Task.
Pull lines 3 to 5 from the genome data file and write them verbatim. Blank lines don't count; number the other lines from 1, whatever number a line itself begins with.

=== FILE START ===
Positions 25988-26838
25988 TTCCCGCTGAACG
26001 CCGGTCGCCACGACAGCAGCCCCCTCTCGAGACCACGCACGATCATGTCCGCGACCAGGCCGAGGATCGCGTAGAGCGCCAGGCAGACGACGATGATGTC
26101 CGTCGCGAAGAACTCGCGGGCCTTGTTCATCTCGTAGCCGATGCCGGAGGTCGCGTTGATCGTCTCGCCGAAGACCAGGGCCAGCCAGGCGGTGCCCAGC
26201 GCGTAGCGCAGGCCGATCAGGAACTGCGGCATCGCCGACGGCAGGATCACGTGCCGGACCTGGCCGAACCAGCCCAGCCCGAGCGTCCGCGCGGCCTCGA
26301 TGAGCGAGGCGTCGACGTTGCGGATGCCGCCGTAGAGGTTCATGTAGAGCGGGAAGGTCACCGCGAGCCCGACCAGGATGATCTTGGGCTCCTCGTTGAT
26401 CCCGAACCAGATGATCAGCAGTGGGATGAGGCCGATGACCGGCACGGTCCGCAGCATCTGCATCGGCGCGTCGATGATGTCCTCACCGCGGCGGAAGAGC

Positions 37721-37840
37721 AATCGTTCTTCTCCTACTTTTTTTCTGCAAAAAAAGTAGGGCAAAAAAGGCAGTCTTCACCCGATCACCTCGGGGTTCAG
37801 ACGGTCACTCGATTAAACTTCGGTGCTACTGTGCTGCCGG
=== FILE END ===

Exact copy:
26001 CCGGTCGCCACGACAGCAGCCCCCTCTCGAGACCACGCACGATCATGTCCGCGACCAGGCCGAGGATCGCGTAGAGCGCCAGGCAGACGACGATGATGTC
26101 CGTCGCGAAGAACTCGCGGGCCTTGTTCATCTCGTAGCCGATGCCGGAGGTCGCGTTGATCGTCTCGCCGAAGACCAGGGCCAGCCAGGCGGTGCCCAGC
26201 GCGTAGCGCAGGCCGATCAGGAACTGCGGCATCGCCGACGGCAGGATCACGTGCCGGACCTGGCCGAACCAGCCCAGCCCGAGCGTCCGCGCGGCCTCGA